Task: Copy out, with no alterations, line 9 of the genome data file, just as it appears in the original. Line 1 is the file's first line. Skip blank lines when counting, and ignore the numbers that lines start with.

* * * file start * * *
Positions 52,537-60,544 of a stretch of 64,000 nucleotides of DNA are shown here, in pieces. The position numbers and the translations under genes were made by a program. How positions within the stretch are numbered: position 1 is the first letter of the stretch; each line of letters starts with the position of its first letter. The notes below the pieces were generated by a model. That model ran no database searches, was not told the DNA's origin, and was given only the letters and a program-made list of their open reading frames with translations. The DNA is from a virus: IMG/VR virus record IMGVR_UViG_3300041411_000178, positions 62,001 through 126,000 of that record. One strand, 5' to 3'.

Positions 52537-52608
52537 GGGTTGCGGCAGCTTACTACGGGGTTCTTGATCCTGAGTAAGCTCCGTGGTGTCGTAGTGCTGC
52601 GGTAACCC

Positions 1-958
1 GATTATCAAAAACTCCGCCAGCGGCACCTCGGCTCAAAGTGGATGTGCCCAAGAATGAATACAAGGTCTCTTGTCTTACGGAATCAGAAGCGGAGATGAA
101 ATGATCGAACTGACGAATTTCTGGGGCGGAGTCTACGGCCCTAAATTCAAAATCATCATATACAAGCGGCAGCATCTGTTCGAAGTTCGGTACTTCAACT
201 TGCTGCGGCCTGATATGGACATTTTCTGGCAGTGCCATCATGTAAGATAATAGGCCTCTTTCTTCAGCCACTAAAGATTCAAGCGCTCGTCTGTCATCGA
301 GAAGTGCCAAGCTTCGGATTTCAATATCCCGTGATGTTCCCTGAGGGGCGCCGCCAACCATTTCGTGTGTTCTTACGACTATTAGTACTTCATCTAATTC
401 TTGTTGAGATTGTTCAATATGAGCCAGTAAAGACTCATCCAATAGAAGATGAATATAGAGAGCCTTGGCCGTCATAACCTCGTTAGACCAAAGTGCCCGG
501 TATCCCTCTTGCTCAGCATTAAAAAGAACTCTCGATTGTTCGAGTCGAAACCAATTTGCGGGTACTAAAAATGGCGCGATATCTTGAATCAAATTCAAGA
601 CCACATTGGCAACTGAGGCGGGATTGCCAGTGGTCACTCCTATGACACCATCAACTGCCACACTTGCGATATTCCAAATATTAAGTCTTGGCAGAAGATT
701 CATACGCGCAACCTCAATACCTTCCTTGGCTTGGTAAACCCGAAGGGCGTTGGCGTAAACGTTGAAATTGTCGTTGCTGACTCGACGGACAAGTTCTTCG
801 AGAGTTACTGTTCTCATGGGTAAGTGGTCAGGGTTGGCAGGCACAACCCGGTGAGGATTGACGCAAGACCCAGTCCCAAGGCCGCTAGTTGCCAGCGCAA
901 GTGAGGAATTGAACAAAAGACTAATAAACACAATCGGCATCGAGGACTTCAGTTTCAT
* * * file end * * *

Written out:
301 GAAGTGCCAAGCTTCGGATTTCAATATCCCGTGATGTTCCCTGAGGGGCGCCGCCAACCATTTCGTGTGTTCTTACGACTATTAGTACTTCATCTAATTC